Harper's meeting with the pontiff at the Vatican wraps up nearly a week of travel for the Canadian leader, including his participation at the G7 summit in Germany.
Harper did not, however, ask the pope to apologize for what a truth and reconciliation commission report recently called the "spiritual, cultural, emotional, physical, and sexual abuse" of students at Church-run institutions.
Canada's aboriginal affairs minister, in advance of Harper's visit to the Vatican, sent a letter to the Holy See outlining the truth and reconciliation commission's 94 recommendations, including the call for a papal apology, which is widely supported by Canadian tribal chiefs.
Beginning in 1874, 150,000 Indian, Inuit and Metis children in Canada were forcibly enrolled in 132 boarding schools run by Christian churches on behalf of the federal government in an effort to integrate them into society.
Many former students alleged abuse by headmasters and teachers, who stripped them of their culture and language.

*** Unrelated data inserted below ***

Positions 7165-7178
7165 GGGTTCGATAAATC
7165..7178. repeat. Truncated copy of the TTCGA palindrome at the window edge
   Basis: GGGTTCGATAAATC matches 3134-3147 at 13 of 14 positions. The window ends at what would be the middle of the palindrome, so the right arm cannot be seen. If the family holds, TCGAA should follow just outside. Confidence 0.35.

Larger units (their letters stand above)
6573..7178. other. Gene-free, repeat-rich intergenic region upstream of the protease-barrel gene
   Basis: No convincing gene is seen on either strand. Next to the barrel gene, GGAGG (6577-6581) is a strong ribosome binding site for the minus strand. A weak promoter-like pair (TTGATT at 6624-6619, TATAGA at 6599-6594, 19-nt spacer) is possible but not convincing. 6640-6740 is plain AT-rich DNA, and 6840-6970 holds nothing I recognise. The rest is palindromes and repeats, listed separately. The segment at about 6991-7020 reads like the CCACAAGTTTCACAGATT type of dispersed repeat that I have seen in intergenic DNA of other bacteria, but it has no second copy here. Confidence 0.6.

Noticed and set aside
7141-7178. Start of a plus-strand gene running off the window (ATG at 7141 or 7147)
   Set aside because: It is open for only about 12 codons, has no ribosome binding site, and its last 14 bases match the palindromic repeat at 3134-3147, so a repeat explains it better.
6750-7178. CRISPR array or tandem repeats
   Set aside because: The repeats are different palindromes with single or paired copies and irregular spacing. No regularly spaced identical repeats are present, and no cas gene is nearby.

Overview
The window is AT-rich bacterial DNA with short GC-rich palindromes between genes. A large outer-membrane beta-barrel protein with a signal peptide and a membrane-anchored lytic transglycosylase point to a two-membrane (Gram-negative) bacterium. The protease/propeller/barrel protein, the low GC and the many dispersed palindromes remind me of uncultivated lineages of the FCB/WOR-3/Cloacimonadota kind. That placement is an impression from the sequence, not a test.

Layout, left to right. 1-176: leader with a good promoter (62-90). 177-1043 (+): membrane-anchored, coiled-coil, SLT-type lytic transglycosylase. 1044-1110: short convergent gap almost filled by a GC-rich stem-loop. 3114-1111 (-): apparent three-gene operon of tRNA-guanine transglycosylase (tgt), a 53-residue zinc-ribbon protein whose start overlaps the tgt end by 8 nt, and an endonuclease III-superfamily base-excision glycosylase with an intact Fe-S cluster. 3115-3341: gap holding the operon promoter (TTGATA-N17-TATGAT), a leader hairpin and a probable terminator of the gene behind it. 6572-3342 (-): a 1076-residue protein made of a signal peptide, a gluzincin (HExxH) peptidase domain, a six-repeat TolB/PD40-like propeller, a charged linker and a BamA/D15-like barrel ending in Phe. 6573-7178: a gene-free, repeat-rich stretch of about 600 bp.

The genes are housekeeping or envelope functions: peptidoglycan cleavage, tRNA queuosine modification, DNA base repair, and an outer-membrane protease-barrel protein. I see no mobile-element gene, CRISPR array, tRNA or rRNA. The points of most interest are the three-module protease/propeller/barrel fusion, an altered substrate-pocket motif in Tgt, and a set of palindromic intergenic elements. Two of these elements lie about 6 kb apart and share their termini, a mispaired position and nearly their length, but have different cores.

At least 3,200 students never returned home.
The experience has also been blamed for gross poverty and desperation in native communities that has led to abuse, suicide and crime.
Most of Canada's Indian Residential Schools, modeled after US Indian industrial schools of the period, were shut down in the 1970s.
The last one closed in 1996 in Saskatchewan province.
The two men also discussed the plight of Christians and other religious minorities currently under threat in the Middle East, Eastern Ukraine, Crimea and Africa," the prime minister's office said.
Harper also invited Pope Francis to attend Canada's 150th anniversary celebrations in 2017, said the prime minister's office said.
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